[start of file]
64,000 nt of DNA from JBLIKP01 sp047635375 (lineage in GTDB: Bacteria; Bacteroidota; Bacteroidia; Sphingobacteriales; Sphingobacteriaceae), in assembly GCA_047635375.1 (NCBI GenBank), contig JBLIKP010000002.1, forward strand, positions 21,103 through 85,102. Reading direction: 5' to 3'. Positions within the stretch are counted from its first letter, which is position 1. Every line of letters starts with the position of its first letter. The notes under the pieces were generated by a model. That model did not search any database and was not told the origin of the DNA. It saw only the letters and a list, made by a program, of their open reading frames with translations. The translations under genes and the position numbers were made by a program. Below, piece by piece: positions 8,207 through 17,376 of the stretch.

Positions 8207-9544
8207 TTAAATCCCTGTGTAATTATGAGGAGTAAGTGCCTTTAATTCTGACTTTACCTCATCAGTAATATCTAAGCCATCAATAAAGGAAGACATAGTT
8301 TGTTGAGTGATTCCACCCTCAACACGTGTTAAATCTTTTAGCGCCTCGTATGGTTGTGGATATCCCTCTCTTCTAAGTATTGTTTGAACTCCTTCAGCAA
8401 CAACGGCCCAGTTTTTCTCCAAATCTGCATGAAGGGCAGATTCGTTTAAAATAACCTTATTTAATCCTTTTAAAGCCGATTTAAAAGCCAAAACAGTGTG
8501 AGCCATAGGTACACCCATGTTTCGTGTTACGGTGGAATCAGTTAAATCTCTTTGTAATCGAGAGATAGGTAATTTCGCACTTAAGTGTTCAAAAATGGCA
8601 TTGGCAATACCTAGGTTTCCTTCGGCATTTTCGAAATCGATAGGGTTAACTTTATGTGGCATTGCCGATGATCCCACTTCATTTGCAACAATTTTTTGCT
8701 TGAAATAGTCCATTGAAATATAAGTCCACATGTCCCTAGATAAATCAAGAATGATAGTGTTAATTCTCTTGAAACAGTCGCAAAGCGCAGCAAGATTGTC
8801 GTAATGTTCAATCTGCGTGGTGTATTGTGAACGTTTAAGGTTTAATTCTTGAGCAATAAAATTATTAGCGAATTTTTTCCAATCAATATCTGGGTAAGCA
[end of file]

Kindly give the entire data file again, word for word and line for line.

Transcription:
64,000 nt of DNA from JBLIKP01 sp047635375 (lineage in GTDB: Bacteria; Bacteroidota; Bacteroidia; Sphingobacteriales; Sphingobacteriaceae), in assembly GCA_047635375.1 (NCBI GenBank), contig JBLIKP010000002.1, forward strand, positions 21,103 through 85,102. Reading direction: 5' to 3'. Positions within the stretch are counted from its first letter, which is position 1. Every line of letters starts with the position of its first letter. The notes under the pieces were generated by a model. That model did not search any database and was not told the origin of the DNA. It saw only the letters and a list, made by a program, of their open reading frames with translations. The translations under genes and the position numbers were made by a program. Below, piece by piece: positions 8,207 through 17,376 of the stretch.

Positions 8207-9544
8207 TTAAATCCCTGTGTAATTATGAGGAGTAAGTGCCTTTAATTCTGACTTTACCTCATCAGTAATATCTAAGCCATCAATAAAGGAAGACATAGTT
8301 TGTTGAGTGATTCCACCCTCAACACGTGTTAAATCTTTTAGCGCCTCGTATGGTTGTGGATATCCCTCTCTTCTAAGTATTGTTTGAACTCCTTCAGCAA
8401 CAACGGCCCAGTTTTTCTCCAAATCTGCATGAAGGGCAGATTCGTTTAAAATAACCTTATTTAATCCTTTTAAAGCCGATTTAAAAGCCAAAACAGTGTG
8501 AGCCATAGGTACACCCATGTTTCGTGTTACGGTGGAATCAGTTAAATCTCTTTGTAATCGAGAGATAGGTAATTTCGCACTTAAGTGTTCAAAAATGGCA
8601 TTGGCAATACCTAGGTTTCCTTCGGCATTTTCGAAATCGATAGGGTTAACTTTATGTGGCATTGCCGATGATCCCACTTCATTTGCAACAATTTTTTGCT
8701 TGAAATAGTCCATTGAAATATAAGTCCACATGTCCCTAGATAAATCAAGAATGATAGTGTTAATTCTCTTGAAACAGTCGCAAAGCGCAGCAAGATTGTC
8801 GTAATGTTCAATCTGCGTGGTGTATTGTGAACGTTTAAGGTTTAATTCTTGAGCAATAAAATTATTAGCGAATTTTTTCCAATCAATATCTGGGTAAGCA